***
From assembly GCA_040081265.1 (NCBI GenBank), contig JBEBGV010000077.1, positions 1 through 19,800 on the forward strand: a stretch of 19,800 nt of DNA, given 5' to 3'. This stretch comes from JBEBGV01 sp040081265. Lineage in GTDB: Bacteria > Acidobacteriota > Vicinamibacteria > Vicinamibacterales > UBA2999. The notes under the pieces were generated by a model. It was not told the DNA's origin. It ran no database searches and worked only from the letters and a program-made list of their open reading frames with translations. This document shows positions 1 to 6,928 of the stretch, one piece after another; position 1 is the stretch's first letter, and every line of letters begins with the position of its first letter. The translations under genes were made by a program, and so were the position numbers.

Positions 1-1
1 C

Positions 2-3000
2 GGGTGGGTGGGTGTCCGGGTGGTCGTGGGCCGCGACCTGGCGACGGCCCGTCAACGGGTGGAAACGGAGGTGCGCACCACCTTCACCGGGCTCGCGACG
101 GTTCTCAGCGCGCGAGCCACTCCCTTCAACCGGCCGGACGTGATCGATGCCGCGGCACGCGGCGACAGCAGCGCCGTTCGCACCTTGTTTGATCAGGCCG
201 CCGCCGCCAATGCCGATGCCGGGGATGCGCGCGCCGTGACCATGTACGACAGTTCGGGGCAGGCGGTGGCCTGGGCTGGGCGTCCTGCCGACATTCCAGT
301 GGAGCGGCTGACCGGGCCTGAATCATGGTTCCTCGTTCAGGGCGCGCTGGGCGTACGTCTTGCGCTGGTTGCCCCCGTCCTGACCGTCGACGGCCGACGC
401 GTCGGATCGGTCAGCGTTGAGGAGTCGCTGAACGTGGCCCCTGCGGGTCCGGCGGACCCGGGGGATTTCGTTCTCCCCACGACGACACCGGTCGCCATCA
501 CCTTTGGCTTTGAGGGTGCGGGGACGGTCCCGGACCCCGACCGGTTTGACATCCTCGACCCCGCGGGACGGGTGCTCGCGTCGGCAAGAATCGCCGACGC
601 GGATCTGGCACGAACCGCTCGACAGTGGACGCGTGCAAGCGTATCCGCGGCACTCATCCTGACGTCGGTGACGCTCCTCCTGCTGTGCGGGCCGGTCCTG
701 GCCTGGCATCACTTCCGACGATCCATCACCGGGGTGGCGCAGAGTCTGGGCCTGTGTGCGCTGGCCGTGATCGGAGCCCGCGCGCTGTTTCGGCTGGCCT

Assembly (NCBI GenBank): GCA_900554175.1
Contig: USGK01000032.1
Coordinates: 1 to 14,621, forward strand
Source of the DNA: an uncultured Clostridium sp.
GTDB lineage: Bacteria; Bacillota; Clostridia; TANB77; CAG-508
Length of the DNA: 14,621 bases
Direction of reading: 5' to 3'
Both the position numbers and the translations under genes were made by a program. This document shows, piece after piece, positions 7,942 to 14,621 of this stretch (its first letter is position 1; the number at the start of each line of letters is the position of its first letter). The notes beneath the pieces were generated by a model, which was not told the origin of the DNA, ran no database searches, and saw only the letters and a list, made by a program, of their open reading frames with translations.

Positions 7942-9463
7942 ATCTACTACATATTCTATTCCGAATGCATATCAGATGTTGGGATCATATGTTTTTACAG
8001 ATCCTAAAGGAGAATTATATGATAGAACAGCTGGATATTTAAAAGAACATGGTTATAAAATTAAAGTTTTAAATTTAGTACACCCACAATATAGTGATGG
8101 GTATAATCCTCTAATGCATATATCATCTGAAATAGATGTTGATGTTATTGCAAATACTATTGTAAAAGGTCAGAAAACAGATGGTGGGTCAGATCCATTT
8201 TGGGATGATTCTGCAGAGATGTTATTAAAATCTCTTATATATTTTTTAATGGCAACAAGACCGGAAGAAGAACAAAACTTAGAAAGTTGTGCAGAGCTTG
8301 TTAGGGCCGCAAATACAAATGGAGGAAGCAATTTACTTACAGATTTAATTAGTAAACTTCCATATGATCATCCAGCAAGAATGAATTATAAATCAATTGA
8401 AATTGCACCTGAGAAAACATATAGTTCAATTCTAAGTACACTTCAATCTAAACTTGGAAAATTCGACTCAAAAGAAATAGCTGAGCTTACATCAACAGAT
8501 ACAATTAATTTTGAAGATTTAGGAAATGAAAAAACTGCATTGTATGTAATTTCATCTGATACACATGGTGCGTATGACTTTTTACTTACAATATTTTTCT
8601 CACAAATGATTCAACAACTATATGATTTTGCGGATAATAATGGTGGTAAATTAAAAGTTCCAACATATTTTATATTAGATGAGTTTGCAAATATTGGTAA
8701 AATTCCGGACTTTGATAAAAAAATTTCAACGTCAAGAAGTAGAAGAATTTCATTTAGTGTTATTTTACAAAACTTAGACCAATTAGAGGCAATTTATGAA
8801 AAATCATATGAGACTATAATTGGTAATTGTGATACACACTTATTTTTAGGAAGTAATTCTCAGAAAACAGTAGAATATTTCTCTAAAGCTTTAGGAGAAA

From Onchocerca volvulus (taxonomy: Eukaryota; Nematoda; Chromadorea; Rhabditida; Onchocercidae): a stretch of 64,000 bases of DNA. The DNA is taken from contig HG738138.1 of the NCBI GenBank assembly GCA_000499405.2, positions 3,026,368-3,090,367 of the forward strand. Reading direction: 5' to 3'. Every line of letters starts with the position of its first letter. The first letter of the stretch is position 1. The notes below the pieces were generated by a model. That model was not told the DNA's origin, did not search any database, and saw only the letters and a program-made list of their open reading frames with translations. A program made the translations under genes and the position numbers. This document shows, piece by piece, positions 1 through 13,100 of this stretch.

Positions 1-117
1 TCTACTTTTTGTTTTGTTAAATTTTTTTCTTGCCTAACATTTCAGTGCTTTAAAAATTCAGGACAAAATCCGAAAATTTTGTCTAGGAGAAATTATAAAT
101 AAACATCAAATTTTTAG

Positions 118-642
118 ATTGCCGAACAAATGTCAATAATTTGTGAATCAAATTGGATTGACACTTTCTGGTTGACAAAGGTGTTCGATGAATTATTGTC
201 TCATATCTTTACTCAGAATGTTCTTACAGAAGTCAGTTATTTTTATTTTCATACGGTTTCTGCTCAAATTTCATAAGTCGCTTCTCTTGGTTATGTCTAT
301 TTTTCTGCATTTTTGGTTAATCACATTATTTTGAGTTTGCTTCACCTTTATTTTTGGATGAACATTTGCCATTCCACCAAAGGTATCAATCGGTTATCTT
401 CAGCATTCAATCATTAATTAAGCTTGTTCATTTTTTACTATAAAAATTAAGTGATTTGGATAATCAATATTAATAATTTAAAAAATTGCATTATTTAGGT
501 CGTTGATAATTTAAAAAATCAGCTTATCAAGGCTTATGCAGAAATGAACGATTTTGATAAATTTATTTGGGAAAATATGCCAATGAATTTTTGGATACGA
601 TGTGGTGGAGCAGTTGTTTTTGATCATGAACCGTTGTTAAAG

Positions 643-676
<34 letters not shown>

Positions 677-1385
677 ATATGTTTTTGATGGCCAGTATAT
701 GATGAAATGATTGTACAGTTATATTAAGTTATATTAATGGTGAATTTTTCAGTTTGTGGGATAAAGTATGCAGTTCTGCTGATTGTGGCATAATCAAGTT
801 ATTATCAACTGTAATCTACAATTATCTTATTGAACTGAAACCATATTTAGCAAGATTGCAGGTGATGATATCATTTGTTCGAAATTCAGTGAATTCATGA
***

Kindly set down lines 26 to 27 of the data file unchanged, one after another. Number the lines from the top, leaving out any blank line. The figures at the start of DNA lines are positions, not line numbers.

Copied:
8301 TTAGGGCCGCAAATACAAATGGAGGAAGCAATTTACTTACAGATTTAATTAGTAAACTTCCATATGATCATCCAGCAAGAATGAATTATAAATCAATTGA
8401 AATTGCACCTGAGAAAACATATAGTTCAATTCTAAGTACACTTCAATCTAAACTTGGAAAATTCGACTCAAAAGAAATAGCTGAGCTTACATCAACAGAT